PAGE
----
An international disability rights treaty won approval from a U.S. Senate committee Thursday, opening the door for the full body to vote on whether or not to ratify the measure.

The Senate Foreign Relations Committee voted 13 to 6 in favor of the United Nations Convention on the Rights of Persons with Disabilities.

Supporters now hope that the full Senate will vote on the treaty before senators leave for their August recess.

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The U.N. Convention establishes an international standard for disability rights similar to what’s already in place domestically through the Americans with Disabilities Act. The committee vote Thursday came on the 22nd anniversary of the ADA.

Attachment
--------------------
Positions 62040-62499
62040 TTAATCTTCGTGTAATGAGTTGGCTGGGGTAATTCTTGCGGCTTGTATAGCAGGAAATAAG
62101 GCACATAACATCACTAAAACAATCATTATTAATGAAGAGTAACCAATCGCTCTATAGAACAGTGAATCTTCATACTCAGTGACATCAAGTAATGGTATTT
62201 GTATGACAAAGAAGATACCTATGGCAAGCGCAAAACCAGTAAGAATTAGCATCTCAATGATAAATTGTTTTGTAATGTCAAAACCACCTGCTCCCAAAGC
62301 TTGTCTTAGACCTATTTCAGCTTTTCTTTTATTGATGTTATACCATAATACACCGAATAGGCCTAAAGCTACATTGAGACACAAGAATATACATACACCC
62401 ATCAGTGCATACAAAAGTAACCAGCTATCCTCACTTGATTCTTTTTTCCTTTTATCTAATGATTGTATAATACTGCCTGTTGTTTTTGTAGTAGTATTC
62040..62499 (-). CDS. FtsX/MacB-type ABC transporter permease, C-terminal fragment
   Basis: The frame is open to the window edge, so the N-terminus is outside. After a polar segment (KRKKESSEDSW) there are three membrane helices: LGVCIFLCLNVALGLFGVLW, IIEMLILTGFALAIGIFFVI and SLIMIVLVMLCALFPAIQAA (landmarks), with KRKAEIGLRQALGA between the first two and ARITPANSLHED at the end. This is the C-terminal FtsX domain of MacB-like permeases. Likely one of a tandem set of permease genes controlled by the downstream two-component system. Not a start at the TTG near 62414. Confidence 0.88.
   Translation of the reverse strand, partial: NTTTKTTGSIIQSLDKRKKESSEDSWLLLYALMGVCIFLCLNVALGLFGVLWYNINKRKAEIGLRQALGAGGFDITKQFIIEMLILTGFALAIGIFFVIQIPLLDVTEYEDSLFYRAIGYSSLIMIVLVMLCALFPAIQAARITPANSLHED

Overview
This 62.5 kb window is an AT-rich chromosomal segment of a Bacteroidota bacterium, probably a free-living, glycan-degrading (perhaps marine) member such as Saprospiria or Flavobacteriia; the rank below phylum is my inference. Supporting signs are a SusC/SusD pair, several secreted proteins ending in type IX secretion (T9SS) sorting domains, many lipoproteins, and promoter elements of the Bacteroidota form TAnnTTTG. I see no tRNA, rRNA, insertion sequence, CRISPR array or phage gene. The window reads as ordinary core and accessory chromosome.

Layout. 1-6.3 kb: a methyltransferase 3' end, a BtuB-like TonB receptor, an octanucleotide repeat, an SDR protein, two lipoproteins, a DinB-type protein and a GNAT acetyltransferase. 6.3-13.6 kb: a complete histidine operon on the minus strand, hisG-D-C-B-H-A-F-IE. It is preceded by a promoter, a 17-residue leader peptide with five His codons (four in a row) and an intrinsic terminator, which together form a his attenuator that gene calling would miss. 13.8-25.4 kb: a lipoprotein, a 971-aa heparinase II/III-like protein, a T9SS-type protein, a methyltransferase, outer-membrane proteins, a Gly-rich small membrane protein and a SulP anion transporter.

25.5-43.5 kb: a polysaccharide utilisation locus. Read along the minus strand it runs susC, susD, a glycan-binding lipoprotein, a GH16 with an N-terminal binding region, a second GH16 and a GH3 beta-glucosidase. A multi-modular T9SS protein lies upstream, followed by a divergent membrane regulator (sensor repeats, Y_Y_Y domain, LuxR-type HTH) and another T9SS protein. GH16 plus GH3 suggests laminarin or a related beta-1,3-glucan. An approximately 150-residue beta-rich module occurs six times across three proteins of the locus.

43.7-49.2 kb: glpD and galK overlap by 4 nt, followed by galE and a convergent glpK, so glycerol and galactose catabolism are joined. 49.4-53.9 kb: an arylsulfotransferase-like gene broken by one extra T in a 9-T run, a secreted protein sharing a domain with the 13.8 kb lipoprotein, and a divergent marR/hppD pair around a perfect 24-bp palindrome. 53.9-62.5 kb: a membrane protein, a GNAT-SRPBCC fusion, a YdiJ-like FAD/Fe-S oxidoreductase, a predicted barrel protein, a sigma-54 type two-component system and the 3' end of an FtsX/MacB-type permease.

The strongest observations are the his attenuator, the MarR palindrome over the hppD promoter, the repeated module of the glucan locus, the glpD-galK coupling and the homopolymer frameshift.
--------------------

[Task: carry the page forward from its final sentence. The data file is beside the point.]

Despite a holdup last week sparked by concerns from some Republican lawmakers, the treaty received bipartisan support, with all of the Democrats on the panel and three Republicans voting in favor.

In order for the United States to ratify the treaty, a two-thirds majority or 67 senators would need to vote in favor of it.

Originally signed by the U.S. in 2009, some 117 countries around the word have already ratified the disability treaty, according to the U.N.